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Shamima Begum could be 'hanged' if she goes to Bangladesh, says minister

Abdul Momen, Bangladesh's foreign minister, spells out his country's capital punishment policy as UK's Home Office refuses to comment
Renu Begun, sister of teenage British girl Shamima Begun, holds a photo of her sister as she makes an appeal for her to return home on 22 February 2015 (Reuters)

Bangladesh's foreign minister has said that Shamima Begum, a British teenager who left the UK to join the Islamic State group (IS) in 2015, could be hanged for terrorism charges if she lands in Bangladesh. 

The comments come as a diplomatic row continues to unfold between the British government and Bangladeshi authorities over the status of Begum's citizenship. 

'If anyone is found to be involved in terrorism, we have a simple rule, that is capital punishment, nothing else'

- Bangladeshi Foreign Minister Abdul Momen

Speaking to ITV News on Thursday, Bangladeshi Foreign Minister Abdul Momen said that Begum was not Bangladesh's problem. 

"She is not a Bangladeshi citizen and has never applied for Bangladeshi citizenship. She was born in England and her mother is British," said Momen. 

"If anyone is found to be involved in terrorism, we have a simple rule [in Bangladesh], that is capital punishment, nothing else... She would be put in prison and immediately, the rule is she should be hanged." 

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Bangladesh is one of 29 countries which still imposes the death penalty, drawing criticism from Amnesty International for failing to meet international fair trial standards.

Earlier this year, British Home Secretary Sajid Javid made the unprecedented decision to strip Begum of her British citizenship.

Officials in Dhaka reportedly learned of Javid's decision through media reports and confirmed at the time that Begum was not a Bangladeshi citizen.  

Her case has led to serious criticism of the UK government, which has been accused of rendering Begum stateless and abandoning her and her young child, who died just three weeks after being born. 

Bangladeshi foreign minister Abdul Momen (l) was clear that Begum could face the death penalty if taken to Bangladesh (AFP)
Bangladeshi foreign minister Abdul Momen (l) was clear that Begum could face the death penalty if taken to Bangladesh (AFP)

Under British and international law, it is illegal to make an individual stateless. Britain, however, can make its citizens stateless if they have dual nationality.

Critics of the move claim that Javid made the decision to revoke Begum's citizenship because she would be eligible for Bangladeshi citizenship because of her parents' heritage.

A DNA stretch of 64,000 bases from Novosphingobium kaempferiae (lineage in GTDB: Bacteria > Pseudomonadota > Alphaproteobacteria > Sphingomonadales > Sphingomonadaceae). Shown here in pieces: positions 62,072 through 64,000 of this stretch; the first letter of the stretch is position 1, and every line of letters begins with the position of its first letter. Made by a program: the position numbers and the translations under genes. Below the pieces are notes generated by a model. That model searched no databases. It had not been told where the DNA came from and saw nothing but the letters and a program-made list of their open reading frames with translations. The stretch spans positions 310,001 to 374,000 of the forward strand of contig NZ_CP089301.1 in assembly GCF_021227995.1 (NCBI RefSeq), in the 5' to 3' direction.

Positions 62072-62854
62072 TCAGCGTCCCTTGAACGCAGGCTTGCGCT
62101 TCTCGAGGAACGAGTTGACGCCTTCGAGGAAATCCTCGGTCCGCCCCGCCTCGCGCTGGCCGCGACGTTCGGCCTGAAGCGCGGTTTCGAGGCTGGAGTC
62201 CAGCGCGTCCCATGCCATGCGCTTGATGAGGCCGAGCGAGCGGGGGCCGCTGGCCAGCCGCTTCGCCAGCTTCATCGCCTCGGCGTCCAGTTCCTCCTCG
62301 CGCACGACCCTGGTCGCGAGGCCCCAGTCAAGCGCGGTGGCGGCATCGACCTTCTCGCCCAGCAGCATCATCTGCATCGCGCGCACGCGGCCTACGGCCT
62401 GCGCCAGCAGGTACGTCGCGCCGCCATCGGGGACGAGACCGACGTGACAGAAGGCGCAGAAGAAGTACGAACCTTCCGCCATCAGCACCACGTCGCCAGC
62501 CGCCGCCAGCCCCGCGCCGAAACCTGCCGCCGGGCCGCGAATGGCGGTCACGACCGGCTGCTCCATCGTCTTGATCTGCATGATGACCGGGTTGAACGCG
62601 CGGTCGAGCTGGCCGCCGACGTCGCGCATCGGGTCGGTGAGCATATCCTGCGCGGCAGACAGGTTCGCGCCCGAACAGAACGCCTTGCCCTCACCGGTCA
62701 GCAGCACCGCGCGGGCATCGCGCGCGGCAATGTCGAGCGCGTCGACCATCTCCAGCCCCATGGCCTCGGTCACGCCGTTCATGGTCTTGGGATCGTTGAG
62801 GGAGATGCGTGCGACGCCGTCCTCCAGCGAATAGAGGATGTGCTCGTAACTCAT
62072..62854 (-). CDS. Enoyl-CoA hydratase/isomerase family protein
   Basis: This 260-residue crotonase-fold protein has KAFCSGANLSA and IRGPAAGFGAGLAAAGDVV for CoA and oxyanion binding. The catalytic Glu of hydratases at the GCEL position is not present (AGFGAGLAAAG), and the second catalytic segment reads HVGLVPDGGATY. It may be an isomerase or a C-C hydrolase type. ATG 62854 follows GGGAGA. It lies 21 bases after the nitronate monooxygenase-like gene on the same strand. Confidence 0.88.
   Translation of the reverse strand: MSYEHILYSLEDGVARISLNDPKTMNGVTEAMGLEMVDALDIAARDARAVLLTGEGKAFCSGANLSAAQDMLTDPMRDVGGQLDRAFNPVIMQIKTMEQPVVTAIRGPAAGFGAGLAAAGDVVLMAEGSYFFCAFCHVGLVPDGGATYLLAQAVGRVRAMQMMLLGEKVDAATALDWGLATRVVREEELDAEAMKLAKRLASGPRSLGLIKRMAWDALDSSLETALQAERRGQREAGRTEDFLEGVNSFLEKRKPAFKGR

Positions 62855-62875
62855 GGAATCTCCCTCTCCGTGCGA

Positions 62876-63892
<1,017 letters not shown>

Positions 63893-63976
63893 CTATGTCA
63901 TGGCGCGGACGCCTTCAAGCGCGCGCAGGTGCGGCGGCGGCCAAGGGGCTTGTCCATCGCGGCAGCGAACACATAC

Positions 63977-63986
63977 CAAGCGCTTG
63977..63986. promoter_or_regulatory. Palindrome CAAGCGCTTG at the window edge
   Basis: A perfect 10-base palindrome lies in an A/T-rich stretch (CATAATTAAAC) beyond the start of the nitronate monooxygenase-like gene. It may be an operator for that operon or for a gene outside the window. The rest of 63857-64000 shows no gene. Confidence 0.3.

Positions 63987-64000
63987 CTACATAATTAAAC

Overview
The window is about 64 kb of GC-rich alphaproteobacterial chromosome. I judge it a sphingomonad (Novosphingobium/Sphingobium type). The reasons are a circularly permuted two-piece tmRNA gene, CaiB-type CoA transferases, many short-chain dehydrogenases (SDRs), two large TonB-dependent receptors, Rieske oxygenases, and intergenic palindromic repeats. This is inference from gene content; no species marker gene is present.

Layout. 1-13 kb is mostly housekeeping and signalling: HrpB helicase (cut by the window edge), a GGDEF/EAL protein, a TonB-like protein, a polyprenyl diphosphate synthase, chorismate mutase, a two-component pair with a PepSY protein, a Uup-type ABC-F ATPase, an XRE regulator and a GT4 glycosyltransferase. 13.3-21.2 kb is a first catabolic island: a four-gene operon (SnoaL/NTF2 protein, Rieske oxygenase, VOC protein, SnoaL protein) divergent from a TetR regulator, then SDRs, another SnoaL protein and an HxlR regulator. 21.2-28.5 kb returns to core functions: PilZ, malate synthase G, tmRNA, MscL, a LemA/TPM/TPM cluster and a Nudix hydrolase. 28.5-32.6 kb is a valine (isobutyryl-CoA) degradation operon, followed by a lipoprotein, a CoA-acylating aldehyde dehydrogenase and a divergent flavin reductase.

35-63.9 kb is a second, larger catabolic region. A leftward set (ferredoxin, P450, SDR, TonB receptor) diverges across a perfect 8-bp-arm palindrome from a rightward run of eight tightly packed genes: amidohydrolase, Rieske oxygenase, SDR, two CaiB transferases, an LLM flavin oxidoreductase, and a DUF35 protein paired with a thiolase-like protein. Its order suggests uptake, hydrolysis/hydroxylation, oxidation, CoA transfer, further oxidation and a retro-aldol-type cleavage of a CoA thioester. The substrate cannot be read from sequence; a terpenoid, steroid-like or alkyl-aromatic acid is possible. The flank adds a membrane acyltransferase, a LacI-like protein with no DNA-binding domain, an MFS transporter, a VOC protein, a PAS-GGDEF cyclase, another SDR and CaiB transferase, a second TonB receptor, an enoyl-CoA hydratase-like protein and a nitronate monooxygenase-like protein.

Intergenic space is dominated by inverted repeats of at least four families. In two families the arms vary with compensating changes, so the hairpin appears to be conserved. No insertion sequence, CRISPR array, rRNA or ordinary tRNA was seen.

Two independent legal challenges have been launched in response to Javid's decision to revoke Begum of her citizenship. She remains imprisoned in a Kurdish-run detention centre in northern Syria.

'A remote possibility'

Tasnime Akunjee, who represents the Begum family, described the idea of sending Begum to Bangladesh as a "fallacy."

"Bangladeshi law is known to have a propensity to execute people for terrorism charges repeatedly over the years and featured in reports by Amnesty International," Akunjee told Middle East Eye.  

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"The quality of the courts or judicial process in Bangladesh has been called into question in the past, and so the idea that Sajid Javid would rely on Bangladeshi law - or a perception of it - in the hope of pushing her to Bangladesh is an absolute fallacy."

"My view is that it's a remote possibility that she will be sent to Bangladesh. From the outset, we have said that her British citizenship remains in place and will be the outcome of any court proceeding or tribunal in the UK." 

A UK Home Office spokesperson refused to comment on the prospect of Begum facing capital punishment if taken to Bangladesh, saying it did not make statements on individual cases.

In March, Iraqi authorities said they had offered to try IS members detained in northern Syria at a price of $2.6 million per prisoner. Baghdad also continues to administer the death penalty. 

Multiple British government ministers have since said that they are in "regular" contact with their Iraqi counterparts on the prospect of transferring IS members, according to Reprieve, a UK-based campaign group which opposes the death penalty.

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